This little church-like community was unknowingly helping me to grieve and to heal. These generous beings all in different stages of practice. Each week smiling at me because I showed up and each week I was getting — better. This warm little yoga studio next to a Peruvian restaurant was actually saving me. I suddenly fit in with these good people who didn’t squash bugs or curse while driving, because for those 60 minutes — I also didn’t curse or kill bugs. And if you were reading carefully — you’d know that only the present matters.
So you can imagine my devastation when I walked into class tonight with my Ben and Jerry’s “I Like to Spoon” tee-shirt and unrolled my mat to find that K. wasn’t teaching class tonight.
But that’s just for tonight, right?
“No,” says J., “I’m taking over Tuesday nights.”
Uh… whuh… wait… what? I missed one class ONE CLASS guys — last week, because the time change kicked my butt! One week and K.– is gone?? She didn’t check with me? She didn’t take into consideration that I picked my MFA schedule purely based on being able to still attend THIS class!
And we didn’t put our mats in an intimate little circle or start class with an OM. And my mind didn’t connect to my body tonight, because it was too busy mourning the loss of my tiny, precious, $18 therapy session. My mind didn’t let go — instead it added the panic of, What if I never connect to my practice again?
I didn’t enjoy class. I hated every minute of it. J– pushed me because she didn’t know that my hips are tight and that my lower back is always tender — but K. knows this. K. stretches my back out during class. J.’s class was challenging but not in the way that K.’s was, instead I felt more than ever like the fat girl in gym class. I desperately struggled. Every pose seemed like an affirmation of something else I couldn’t quite get right. Half way through, I checked my watch to see if an hour could really be this long?
I am left with choices. I can’t quit. I mean I bought a sticker for my car that says “I (heart) yoga.” It’s a car tattoo. It’s a commitment. You don’t walk away from that. I even bought a Jade mat on my two year anniversary to reward myself for sticking with it. And yet, Tuesday has lost something for me.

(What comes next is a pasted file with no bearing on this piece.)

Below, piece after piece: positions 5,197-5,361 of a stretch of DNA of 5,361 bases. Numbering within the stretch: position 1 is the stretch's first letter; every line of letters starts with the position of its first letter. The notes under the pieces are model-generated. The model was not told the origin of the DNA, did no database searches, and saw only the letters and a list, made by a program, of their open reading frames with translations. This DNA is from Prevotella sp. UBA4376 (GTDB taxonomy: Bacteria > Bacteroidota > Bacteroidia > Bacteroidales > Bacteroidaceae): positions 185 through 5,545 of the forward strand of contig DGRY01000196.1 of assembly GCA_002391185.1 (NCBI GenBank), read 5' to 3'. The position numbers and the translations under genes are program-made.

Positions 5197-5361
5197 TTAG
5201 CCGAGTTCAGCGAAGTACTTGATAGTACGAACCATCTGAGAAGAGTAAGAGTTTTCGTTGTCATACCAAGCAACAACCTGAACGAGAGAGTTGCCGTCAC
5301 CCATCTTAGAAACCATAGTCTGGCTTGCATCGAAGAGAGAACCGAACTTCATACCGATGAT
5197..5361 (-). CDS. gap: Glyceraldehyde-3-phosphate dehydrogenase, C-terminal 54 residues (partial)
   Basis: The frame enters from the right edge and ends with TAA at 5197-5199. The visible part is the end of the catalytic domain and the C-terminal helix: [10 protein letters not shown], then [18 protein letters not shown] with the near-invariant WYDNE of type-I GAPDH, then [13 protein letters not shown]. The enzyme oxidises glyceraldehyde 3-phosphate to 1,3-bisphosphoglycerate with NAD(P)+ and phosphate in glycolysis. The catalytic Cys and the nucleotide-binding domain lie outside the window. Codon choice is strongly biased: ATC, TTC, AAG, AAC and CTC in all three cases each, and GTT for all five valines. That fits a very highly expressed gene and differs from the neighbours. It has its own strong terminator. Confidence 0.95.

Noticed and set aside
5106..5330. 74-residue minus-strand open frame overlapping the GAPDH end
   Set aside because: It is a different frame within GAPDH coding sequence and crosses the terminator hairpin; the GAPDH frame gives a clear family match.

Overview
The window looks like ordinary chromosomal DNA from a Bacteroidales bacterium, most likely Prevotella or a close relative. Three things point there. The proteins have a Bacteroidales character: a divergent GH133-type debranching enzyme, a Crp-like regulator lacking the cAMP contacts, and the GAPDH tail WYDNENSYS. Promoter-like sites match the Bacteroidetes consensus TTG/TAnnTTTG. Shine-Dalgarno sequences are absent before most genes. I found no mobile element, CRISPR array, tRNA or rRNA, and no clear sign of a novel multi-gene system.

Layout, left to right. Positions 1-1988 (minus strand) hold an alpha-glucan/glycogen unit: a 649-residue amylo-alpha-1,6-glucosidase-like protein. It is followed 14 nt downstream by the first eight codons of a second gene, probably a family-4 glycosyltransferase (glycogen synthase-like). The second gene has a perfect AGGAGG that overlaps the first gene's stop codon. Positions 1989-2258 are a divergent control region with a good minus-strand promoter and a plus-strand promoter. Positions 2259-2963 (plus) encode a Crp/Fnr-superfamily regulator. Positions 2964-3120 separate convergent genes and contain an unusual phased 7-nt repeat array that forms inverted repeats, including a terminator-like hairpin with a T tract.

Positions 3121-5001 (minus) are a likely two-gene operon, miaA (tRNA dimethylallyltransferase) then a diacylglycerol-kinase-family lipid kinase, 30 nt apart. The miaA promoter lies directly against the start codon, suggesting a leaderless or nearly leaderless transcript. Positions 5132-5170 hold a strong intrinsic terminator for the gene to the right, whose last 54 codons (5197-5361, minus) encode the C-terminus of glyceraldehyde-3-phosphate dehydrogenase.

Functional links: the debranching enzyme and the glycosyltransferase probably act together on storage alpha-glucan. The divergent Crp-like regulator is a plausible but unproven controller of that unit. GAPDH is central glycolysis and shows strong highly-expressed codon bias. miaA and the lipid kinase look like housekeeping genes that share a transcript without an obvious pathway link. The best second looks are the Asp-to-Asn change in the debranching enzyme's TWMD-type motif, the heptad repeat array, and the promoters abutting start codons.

But on the other hand, in a drill sergeant like way, J– pushes me. I get angry and dig deeper. It seems contradictory to what yoga is about, yet what if it pushes me to try harder — accomplish more? J– didn’t realize that last month I had a pretty bad back injury and that this is just my second class since resting that injury. My mind was too full of resentment to listen to my body which was telling me to lay off. Maybe this is like starting over again. Maybe I need to move beyond my physical comfort zone. Maybe, if I don’t connect to J. — that’s okay too. I could check my ego and ask her to show me modifications for poses I simply can’t do. I could even attend other classes. The advanced classes — I have been practicing for two and half years after all, and maybe this is life’s way of saying, it’s time to step out of your comfort zone. I could even trust myself more and start practicing — at home (gasp). It’s not like I don’t know what I’m doing. I could build up my endurance and maybe the hard classes won’t be quite so difficult.
At the moment, I’m sitting in my same gray tee-shirt with a small stain from the Trader Joe’s Pumpkin Ice Cream I ate as a consolation. In other words, I’m feeling really sorry for myself, but I know that by tomorrow it’ll work itself out. I’ll just shake it off (yup forgot my ear worm warning there too).
I also know that tomorrow, I’m going to be sore as heck…